The obsession with self-esteem must not be allowed to mask the need for character. Sometimes we need a blast of the hairdryer, says Stuart Waiton
WAS shocked by some of the reactions to the Alex Ferguson boot-kicking episode. One of Scotland's best known sporting characters and probably the best manager in the history of British football was denounced by a number of Scottish pundits for kicking a football boot in anger, which accidentally struck David Beckham on the head.
Ferguson's old-fashioned assertive and macho character was attacked by some that sympathised, indeed empathised, with a "new man" like Beckham. Not only had Ferguson drawn blood, but the England captain's self-esteem could have been undermined.
Self-esteem, a term rarely used just 10 years ago, can today be found everywhere. Indeed it appears to be the cause of, and solution to, almost every social and personal problem.
Read any government report on a social issue and the problem of low self-esteem is always present. Within education, self-esteem is likewise becoming an increasingly central aspect of teaching and a key to the way schools relate to children. But what is self-esteem? One way to look at this question is to compare a person with self-esteem and a person with the less fashionable attribute (like Sir Alex) of having character.
For many, the two may be indistinguishable but they are in fact opposites.
The Oxford Compact English Dictionary defines them as follows: self-esteem - a good opinion of oneself; character - the collective qualities or characteristics, both mental and moral, that distinguish a person or thing.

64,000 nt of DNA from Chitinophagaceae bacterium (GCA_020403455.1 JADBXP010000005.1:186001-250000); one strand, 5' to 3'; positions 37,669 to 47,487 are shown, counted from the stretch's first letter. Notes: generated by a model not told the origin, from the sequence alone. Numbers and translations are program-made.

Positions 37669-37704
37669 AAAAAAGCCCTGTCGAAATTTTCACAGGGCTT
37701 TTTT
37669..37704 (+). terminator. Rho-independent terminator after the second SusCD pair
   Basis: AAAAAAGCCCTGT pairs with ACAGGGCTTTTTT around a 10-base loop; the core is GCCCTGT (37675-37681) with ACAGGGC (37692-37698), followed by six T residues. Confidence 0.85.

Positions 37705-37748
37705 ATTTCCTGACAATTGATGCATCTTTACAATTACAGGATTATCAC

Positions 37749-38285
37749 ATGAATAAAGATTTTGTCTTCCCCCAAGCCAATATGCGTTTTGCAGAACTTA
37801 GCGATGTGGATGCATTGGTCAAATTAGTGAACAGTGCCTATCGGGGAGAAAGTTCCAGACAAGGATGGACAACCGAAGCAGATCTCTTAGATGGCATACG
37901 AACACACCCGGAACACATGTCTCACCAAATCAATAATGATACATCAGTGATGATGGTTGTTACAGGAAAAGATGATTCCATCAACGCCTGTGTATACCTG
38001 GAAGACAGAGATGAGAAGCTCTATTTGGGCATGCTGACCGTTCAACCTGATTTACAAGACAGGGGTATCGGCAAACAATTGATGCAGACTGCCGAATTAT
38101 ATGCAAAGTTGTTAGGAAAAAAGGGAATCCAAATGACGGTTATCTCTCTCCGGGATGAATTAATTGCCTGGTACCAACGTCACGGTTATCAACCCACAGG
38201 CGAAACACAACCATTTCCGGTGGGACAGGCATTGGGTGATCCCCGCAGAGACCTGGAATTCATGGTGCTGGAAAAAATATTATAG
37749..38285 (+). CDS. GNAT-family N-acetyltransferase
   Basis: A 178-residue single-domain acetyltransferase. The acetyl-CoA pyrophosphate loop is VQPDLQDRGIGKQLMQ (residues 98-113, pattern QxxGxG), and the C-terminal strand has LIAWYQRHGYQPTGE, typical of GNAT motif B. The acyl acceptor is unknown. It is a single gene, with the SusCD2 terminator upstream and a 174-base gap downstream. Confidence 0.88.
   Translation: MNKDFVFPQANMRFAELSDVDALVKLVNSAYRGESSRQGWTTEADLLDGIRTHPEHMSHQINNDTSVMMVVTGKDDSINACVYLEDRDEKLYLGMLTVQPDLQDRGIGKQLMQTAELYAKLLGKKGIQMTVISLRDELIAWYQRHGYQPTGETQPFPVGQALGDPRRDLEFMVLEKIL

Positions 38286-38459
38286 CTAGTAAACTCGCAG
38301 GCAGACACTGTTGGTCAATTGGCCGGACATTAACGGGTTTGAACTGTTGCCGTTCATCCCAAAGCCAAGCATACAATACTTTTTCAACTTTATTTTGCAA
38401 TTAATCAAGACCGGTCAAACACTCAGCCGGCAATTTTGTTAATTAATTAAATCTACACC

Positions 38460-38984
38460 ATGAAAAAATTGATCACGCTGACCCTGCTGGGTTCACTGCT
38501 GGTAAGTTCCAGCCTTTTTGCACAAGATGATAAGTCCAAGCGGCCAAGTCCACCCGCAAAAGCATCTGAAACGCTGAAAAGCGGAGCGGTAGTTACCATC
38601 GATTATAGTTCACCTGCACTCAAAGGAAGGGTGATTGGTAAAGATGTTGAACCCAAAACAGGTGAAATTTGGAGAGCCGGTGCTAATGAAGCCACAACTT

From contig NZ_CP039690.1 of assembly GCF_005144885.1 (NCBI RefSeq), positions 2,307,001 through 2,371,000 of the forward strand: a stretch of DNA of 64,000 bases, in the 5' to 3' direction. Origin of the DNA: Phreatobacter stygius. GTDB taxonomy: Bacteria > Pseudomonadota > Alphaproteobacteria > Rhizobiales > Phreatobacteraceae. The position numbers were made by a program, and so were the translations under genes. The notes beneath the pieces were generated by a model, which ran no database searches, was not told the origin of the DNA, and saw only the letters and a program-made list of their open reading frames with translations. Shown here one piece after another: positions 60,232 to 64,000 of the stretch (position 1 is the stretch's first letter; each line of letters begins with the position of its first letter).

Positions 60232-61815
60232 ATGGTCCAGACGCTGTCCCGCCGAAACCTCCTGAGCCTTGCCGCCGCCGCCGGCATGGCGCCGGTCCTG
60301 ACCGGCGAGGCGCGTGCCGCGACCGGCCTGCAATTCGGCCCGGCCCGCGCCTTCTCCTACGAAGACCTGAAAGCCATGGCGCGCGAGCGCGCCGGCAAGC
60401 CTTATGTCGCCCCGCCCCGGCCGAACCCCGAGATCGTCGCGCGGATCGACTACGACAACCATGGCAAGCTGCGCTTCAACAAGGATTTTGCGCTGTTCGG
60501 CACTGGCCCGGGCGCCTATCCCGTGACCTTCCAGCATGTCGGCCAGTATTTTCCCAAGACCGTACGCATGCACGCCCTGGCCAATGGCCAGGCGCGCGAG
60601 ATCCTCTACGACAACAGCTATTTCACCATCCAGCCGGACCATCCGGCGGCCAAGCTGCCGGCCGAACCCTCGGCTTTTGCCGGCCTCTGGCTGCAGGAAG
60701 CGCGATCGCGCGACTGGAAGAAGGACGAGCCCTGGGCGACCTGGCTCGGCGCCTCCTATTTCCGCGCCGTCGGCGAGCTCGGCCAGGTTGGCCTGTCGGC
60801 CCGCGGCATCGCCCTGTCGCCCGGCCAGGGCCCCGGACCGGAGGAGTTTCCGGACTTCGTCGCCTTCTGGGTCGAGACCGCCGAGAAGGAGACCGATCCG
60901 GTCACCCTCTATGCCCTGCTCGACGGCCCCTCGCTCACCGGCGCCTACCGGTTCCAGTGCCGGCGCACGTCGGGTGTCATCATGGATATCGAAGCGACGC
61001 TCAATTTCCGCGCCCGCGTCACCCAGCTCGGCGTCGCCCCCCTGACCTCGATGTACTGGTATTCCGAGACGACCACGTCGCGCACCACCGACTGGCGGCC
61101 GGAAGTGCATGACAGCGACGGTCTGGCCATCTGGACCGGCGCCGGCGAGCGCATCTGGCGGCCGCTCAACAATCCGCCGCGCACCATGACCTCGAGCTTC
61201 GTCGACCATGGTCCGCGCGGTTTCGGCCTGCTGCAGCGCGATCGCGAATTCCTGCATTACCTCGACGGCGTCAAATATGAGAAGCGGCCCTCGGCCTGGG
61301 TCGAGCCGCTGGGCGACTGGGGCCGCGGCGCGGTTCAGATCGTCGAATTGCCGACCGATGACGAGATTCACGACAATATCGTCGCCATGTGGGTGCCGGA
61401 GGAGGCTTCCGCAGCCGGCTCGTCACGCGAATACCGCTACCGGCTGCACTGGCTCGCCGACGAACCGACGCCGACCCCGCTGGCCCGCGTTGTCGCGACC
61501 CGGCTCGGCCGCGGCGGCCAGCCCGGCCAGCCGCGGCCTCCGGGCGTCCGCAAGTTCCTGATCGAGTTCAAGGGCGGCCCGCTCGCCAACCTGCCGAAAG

A moral strength. Reputation.
Self-esteem is about how you feel; having character is more about what you do or have done. Put two pupils with character in a room and you may get a clash of personalities, a strong argument or a vigorous and passionate agreement, possibly even a fight and a boot in the face. Whatever happens, you would expect both parties to walk out of the room, perhaps a little bruised, but with their "character" intact.
Put two pupils with self-esteem in a room and they would both expect the other to be aware of and tolerant of one another. Respect would be mutually given and no conflict would hopefully occur. A clash of ideas or a strong challenge by either party would be seen as undermining the other's self-esteem and could lead to the need for intervention from a teacher.
Following any significant challenge by either party, it would be assumed that the self-esteem of one or both pupils (like Beckham) would be damaged.
Unlike self-esteem, character is often acquired by facing difficult situations and dealing with them one way or another. For children these situations are often created by adults, who recognise that pushing a child is important for their development. Unfortunately, in today's self-esteem obsessed times, pushing a child or being critical is tantamount to child abuse.
It was recently observed that school report cards had become "unrelentingly positive". Rather than schools being challenging, critical institutions, teachers are tending to avoid criticism lest it undermine pupils'
A friend of mine who teaches in the west of Scotland has often joked about the "positive box" he has to fill out in a report card. Parents take note - if this box reads "good attendance", it means the teacher has nothing positive to say.
Perhaps we should note that the so-called "sensitive" Mr Beckham, despite some of the low expectations of him, had enough character to take it on the chin and still do the business on the pitch.
Stuart Waiton is a director of the youth research group www.GenerationYouthIssues.org. This is the first in an occasional series of articles.